Other than the smaller flower, this species is similar to many members in sub genus cochlopetalum (most notably, I think, moquetteanum, liemianum and glaucophyllum) and differs by subtle colour variations of the bloom. As many orchid taxonomists will tell you, colour variation of the flower is insufficient for species delineation. But slipper orchids growers and experts are a passionate lot and they would have none of that. In light of this, I have to kowtowto Mark Wood who, in 1976, bravely suggested to lump all species in this section into a single taxon.

Unlike many of the Paphs, this species actually do well in the lowland and would flower quite frequently. The spike consists of several flowers which open singly and sequentially so flowering period appear to extend up to 3 months or more.

Addenda: I suspect the forma purpurascens shown in this pic to be a hybrid called Pinocchio, which is the same as the wild form except for the bigger flower.

Saturday, December 4, 2010

Life as we know it....

Migrating grebes and ducks foraging in early light ..... my etched impression of Mono Lake in Autumn.

With the surreal spires of tufa, great pool of still water and encircling misty mountains, I thought that if someone were to find an alien life form on earth, a Loch New Monster or something, it would be in a place like this.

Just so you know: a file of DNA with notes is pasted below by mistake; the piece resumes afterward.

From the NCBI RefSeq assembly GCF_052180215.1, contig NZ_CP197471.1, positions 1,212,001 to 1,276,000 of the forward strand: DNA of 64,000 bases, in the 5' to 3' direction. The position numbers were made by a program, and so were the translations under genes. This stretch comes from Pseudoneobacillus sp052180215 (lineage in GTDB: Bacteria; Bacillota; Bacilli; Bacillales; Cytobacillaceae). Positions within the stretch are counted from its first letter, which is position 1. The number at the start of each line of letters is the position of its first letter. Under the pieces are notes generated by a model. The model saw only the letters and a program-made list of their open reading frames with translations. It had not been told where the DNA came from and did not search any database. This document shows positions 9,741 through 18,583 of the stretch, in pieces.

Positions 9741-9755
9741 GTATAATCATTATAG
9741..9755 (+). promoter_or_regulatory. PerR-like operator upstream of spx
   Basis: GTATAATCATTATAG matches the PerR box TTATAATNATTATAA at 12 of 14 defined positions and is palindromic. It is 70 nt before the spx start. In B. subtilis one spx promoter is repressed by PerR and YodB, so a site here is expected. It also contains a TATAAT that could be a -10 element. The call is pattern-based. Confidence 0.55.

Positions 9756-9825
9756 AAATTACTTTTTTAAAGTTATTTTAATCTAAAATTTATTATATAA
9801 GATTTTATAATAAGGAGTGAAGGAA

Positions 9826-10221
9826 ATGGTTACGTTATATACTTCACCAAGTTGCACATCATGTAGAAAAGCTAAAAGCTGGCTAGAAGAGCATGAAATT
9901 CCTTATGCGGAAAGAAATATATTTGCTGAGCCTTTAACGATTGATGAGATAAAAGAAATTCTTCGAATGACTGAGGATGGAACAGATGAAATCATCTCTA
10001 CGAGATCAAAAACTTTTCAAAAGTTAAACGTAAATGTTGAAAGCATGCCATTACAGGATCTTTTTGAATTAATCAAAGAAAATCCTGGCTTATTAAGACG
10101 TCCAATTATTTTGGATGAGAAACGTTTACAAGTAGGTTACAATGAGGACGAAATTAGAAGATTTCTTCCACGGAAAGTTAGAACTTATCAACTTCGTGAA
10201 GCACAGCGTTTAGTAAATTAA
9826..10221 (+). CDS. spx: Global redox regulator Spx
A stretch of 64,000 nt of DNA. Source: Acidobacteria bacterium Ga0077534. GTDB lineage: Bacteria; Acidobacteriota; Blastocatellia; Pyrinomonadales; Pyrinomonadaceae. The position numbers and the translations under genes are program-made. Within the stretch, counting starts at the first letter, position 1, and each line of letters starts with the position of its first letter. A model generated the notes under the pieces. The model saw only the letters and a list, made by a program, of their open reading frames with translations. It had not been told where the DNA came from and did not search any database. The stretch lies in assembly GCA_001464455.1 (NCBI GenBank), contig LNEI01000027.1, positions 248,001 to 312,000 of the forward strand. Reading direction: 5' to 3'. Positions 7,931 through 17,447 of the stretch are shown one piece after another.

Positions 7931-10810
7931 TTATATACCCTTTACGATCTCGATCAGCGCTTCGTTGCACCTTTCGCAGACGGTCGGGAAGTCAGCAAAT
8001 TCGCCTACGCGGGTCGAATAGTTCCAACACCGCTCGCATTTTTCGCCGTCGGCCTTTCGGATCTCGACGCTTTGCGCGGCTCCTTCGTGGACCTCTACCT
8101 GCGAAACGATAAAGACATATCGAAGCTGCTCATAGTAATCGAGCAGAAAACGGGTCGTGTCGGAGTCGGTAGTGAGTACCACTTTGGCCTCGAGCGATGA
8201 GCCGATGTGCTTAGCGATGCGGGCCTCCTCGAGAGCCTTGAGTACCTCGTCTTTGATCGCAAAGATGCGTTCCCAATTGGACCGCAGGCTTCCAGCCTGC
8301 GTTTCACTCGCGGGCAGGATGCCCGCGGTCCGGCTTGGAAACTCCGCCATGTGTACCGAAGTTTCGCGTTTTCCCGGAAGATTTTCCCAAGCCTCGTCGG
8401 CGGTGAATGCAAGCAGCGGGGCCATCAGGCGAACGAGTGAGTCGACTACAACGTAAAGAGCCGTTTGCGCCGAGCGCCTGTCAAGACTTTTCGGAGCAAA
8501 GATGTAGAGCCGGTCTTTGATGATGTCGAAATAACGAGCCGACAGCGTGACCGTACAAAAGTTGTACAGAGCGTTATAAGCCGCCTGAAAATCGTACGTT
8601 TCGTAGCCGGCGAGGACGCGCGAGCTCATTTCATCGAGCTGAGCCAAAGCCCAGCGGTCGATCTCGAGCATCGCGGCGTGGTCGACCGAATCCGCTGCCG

Less than 2 months later, NASA published finding a bacteria in that lake that not only utilise Arsenic for energy but use this to replace Phosphorous in their cell DNA, cell membrane etc. Now both P and As are in the same column in the periodic table which essentially means chemically they are rather similar. However, biochemically, Arsenic, as we know from our Science if not from murder books, blocks the Krebs cycle, the ubiquitous path to energy production in aerobes, which eventually leads to cell death. Even anaerobes dispel this element from the body after utilisation. So to have it as part the of cell structure is unthinkable.

Granted, an image of a bacterium does not inspire as much awe as a Nessie but the scale of the discovery is such that basic science book will be rewritten and life as we know it is no longer limited to what it used to be.

Well, I was just glad I did not heed a guide book's proposal and took a plunge in the Arsenic broth....what happened if I accidentally took in a mouthful ?

Here's the link to Nasa's Report

Wednesday, December 1, 2010

Another Caudiciform Impatiens

This one again coming from the Indo China region, where exactly I am not sure but I was told it was from Laos (unsubstantiated).
The medium size flattened bulb produce a plant with reddish stems and green leaves with a red mid-vein. The whorled arrangements of the leaves, the long racemes and its corky caudex sets it apart from the other more herbaceous Impatiens with Annual growth patterns. While resembling an I. mirabilis, this is quite different in a few ways namely the red stems the scarlet fine roots that appear when it breaks dormancy and scalloped leaves. Also, it is seasonally dormant, dying down to the horizontally flattened tuber annually, which is quite different from a mirabilis which rarely goes dormant unless in severe drought. On top of that, this plant rot so easily in the lowland that I am pretty convinced it is a dryish highland species.

Anyway there appear to be a few new species of caudex-type Impatiens unleashed from this region in recent years, mostly from the limestone hills.... so while we wait for the experts to publish their authoritative findings, I welcome any reports of other fellow grower's experience and observations on this interesting group of plants.